Csipetke (pinched pasta), optional


Heat the oil or lard in a large pot (preferably a Dutch oven). Add the onions along with a few spoonfuls of water (so they don’t brown) and a pinch of the salt. Cook slowly over very low heat for about 15 to 20 minutes, or until the onions are clear and glassy.

Remove from the heat and add the paprika, pepper, and caraway seeds. Stir quickly to combine and add a tiny bit of water (to prevent the paprika from burning).

Add the meat and garlic and cook over high heat, stirring, until the meat is slightly browned (about ten minutes). Turn the heat down to low, add a few spoonfuls of water, and cook for about 15 more minutes, until the meat is nearly cooked through.

Add the water and keep cooking, over low heat, for at least an hour, or until the meat is cooked and nearly tender enough to serve. This could take hours, depending on the cut of beef you used.

When the meat is nearly done, add the tomatoes, carrots, parsnips, and potatoes and cook for about 15 more minutes, or until they are tender (being careful not to overcook them). Taste the soup and add more salt and pepper, if needed.

If you are using csipetke or another kind of small pasta, add it to the soup before serving. You can serve this soup with hot pepper or hot pepper paste.

Sprinkle some marjoram on top just before serving.

And there you have it.  Bill has made it and it is delicious!  Thanks, Zsuzsa!


Our restaurant for lunch specializes not in goulash, but in apple strudel  And they gave us a lesson in how to make it. You have to get the dough just right.


Bill is ready to give it a try.


Careful does it.


Voila! Perfect strudel.  If only Bill hadn't punctured his dough with big holes his apple strudel would have looked just like this.  Maybe.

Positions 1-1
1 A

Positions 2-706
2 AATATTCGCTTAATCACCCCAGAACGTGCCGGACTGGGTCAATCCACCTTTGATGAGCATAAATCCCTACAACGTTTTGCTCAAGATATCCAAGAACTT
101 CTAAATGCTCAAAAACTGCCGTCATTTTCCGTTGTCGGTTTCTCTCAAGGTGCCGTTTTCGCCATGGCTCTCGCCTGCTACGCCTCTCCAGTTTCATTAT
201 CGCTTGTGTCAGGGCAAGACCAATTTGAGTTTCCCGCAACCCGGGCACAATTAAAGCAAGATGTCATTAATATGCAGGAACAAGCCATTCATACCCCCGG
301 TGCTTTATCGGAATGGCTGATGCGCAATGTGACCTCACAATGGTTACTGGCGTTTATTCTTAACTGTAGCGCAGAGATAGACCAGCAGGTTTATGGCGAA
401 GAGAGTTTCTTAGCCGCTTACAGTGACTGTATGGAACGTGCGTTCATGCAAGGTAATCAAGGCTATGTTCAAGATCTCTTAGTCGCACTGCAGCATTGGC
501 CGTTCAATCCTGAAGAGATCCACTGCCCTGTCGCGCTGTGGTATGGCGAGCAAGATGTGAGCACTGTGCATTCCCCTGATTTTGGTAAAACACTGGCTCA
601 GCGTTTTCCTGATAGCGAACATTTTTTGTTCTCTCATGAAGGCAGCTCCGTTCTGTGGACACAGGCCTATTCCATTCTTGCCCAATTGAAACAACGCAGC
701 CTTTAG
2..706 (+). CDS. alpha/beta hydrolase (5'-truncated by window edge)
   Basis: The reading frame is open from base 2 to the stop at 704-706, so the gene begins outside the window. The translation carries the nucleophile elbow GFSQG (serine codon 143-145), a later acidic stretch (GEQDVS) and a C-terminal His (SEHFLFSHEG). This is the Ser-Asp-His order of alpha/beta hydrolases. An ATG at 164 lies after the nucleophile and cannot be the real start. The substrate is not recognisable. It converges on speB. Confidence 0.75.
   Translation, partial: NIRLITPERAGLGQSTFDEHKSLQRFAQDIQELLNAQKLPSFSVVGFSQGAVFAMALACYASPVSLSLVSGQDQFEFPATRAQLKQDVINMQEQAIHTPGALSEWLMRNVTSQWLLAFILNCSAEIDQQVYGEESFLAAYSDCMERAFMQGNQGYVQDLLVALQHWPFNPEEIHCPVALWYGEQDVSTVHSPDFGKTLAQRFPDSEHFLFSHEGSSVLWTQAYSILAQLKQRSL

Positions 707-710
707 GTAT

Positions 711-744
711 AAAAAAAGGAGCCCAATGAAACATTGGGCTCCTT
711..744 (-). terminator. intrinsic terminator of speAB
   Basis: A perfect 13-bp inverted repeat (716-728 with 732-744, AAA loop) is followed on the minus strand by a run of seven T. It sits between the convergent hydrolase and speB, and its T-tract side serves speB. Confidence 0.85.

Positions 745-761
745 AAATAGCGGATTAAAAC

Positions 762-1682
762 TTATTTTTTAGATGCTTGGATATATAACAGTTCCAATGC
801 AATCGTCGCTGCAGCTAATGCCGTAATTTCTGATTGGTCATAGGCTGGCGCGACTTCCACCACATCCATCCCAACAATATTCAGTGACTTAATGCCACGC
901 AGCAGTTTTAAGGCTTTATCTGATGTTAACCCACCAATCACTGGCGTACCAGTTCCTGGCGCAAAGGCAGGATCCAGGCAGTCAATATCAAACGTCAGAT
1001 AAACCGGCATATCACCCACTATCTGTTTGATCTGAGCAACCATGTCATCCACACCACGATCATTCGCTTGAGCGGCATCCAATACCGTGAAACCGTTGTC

Misa is having as much fun as the Road Scholars!


You’ve heard of the London Eye? This is the Budapest Eye.


For dinner we went on a boat ride up and down the Danube.


They put on quite a spread.


Nice, right?


Very artistic presentation.


The Road Scholars loved it.


And we got some great views of the city from the boat. This is a view of parliament we haven’t seen before.


Most impressive.


Buda Castle


Parliament again.


I think the clouds improve the shot.


Listen to that melody.


Things got even prettier as the sun went down.


Buda Castle looks magical at dusk.


I rode that escalator.


They've lit the bridge green.


Monuments all around.


Evening boat rides like this are popular in Budapest, and it's easy to see why.


It's Budapest's Statue of Liberty


It was a little nippy on the upper deck, but that didn't prevent the Road Scholars from coming up for a beautiful view of the city.


That Liberty Monument is visible from all over the city.


That, believe it or not, is Budapest University of Technology and Economics.


Whoa! Look at Parliament after dark!


Well that was fun.


Our boat is docked and we are headed back to the hotel to get packed and ready to leave Budapest tomorrow morning. This is one very beautiful city.